Sunday AM Dean and got the last load into the cabin site and then went and did some exploring. We both kept thinking that the west side of the RR Tracks looks pretty inviting and un-explored, so we explored them and glad we did. At first all you see are trees and snow, then after swirving through the trees a for a 100 yards or so it opens up into a hugh field of untouched powder. And not just one field but a dozen or more, we just kept riding and riding, through the trees and another field, ride that for a couple mile, more trees and more fields, it was endless or so it seemed.

Had to head back to camp by 1:30 to load up for the drive back to town, but next time we go down there I plan to explore those fields some more. I didn’t bring along the head cam, but here are some stills I took hauling lumber into the cabin site and of the fields we discovered in the trees west of the RR tracks.

A good end to a productive and enjoyable weekend.

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Chulitna Cabin Site in Dec

John : January 1, 2011 12:39 pm : land and Cabin

So I figured it was time to take a trip south and see how the snow was and what kind of shape the cabin platform near Chulitna was in. I had planned to start work on a couple trail options into the site so we could get ready to haul building materials in March.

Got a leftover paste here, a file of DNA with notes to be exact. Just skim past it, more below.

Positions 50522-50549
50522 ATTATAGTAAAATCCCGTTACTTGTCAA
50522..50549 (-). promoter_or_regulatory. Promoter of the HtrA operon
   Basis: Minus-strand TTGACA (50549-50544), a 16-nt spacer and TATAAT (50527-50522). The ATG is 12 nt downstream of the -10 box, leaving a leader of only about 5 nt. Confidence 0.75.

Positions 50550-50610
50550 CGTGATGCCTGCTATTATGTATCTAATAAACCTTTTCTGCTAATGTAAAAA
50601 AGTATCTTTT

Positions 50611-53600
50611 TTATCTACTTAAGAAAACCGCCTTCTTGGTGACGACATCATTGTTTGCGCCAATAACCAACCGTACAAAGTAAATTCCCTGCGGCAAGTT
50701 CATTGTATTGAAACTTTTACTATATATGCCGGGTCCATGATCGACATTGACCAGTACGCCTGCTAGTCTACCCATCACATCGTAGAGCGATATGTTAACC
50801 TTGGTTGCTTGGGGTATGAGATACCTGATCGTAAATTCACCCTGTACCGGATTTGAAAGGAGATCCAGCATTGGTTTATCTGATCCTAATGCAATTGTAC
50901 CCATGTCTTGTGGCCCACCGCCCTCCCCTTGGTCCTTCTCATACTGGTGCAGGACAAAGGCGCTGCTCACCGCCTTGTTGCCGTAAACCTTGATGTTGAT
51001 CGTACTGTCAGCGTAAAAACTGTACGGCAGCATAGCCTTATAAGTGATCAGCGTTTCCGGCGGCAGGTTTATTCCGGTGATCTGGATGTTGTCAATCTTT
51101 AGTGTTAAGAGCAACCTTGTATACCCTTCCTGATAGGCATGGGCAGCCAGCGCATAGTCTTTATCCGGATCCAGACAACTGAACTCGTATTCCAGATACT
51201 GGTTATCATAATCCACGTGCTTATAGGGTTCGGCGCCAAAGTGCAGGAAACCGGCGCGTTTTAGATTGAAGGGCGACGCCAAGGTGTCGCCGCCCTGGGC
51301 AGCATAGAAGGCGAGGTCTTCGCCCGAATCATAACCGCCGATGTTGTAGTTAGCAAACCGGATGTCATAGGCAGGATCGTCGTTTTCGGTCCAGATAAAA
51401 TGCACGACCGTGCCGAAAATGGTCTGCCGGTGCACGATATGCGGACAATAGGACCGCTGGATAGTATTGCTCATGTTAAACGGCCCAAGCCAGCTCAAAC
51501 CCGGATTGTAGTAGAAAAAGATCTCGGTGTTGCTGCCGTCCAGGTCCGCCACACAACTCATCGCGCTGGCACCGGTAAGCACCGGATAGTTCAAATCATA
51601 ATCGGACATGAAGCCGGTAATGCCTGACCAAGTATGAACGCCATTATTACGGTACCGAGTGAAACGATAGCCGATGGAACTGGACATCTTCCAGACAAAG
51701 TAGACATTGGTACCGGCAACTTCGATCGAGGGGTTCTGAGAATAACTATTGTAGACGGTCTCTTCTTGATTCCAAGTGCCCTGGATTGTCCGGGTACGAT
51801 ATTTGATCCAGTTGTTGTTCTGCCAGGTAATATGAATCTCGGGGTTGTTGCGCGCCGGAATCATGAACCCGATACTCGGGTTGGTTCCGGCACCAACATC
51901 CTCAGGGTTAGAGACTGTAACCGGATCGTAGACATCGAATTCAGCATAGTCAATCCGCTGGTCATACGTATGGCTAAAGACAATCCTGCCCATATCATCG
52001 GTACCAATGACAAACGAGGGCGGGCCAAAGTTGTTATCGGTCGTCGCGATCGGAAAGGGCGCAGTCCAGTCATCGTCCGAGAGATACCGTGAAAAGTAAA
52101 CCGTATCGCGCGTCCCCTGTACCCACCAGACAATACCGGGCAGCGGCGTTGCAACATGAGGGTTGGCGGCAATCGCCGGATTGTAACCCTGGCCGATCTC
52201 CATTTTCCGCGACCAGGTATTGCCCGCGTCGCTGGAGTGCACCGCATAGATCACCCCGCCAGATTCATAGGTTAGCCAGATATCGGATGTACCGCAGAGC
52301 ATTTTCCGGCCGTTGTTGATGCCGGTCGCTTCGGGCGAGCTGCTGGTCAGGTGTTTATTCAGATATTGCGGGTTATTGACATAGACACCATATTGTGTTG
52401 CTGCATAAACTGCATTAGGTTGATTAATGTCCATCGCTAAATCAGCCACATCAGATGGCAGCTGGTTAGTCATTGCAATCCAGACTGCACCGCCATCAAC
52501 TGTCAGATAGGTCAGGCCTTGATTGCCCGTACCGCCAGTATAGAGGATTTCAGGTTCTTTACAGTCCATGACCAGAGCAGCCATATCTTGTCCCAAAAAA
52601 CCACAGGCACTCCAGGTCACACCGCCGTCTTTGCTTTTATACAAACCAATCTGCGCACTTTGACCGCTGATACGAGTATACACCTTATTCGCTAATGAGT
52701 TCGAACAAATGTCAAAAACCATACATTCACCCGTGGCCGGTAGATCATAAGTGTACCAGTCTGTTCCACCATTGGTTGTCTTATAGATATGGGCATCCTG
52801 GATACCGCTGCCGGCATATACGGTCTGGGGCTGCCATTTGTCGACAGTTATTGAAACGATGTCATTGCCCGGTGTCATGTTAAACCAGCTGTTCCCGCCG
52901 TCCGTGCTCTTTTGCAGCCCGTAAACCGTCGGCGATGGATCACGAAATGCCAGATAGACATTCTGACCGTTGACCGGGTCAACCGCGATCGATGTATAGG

The last two weeks in Fairbanks have been running between -30 and -50 below zero, not real conducive weather for snowmachining or driving a motorhome in. Tyler and I left Fairbanks on Wed AM and the temps were hanging around -10 below, not bad and warm enough I would have driven the RV down but hadn’t gotten it ready for a trip.

We got to the Hurricane Train depot around 1:00 in the afternoon and hit the trail. Had a nice day and a few flurries driving down but nothing to worry about. Game plan, decide which of the two trail options we were going to use to haul materials in and then start building a base by riding over it half a dozen times. The lower trail goes through the woods and has more brush to deal with, but in some ways it is easier. The upper trail which is our preferred route, assuming we could get over the snowberm on the hwy is the easiest and runs mostly above treeline.

Well the upper trail route was pretty hard packed and windblown and not a fun ride. So we rode the lower trail a bit and it was a better route, although it does have more turns and bends to deal with for hauling.


Trip to the cabin site. Just Tyler and I, we went to shovel the snow load off the platform and do a little playing the snow.

Once we got to the site and I looked at the platform, plans changed and we decided to shovel off the 3 feet of snow and ice on it. It was a good idea and we got it done as you can see, but dang-nabit, it snowed 2 to 3 feet while we were there. We didn’t ride out to the site on Friday, but I’ll bet it’s pretty thick on the platform again. Should be all right, the post are pretty stout and the snow load shouldn’t cause any damage.

We did get to do some riding, not as much as we would of liked, but a little bit. The drive home was white knuckle driving with 4 to 6 inches of snow on the road and occasional whiteout conditions.

Well, happy New Years everyone.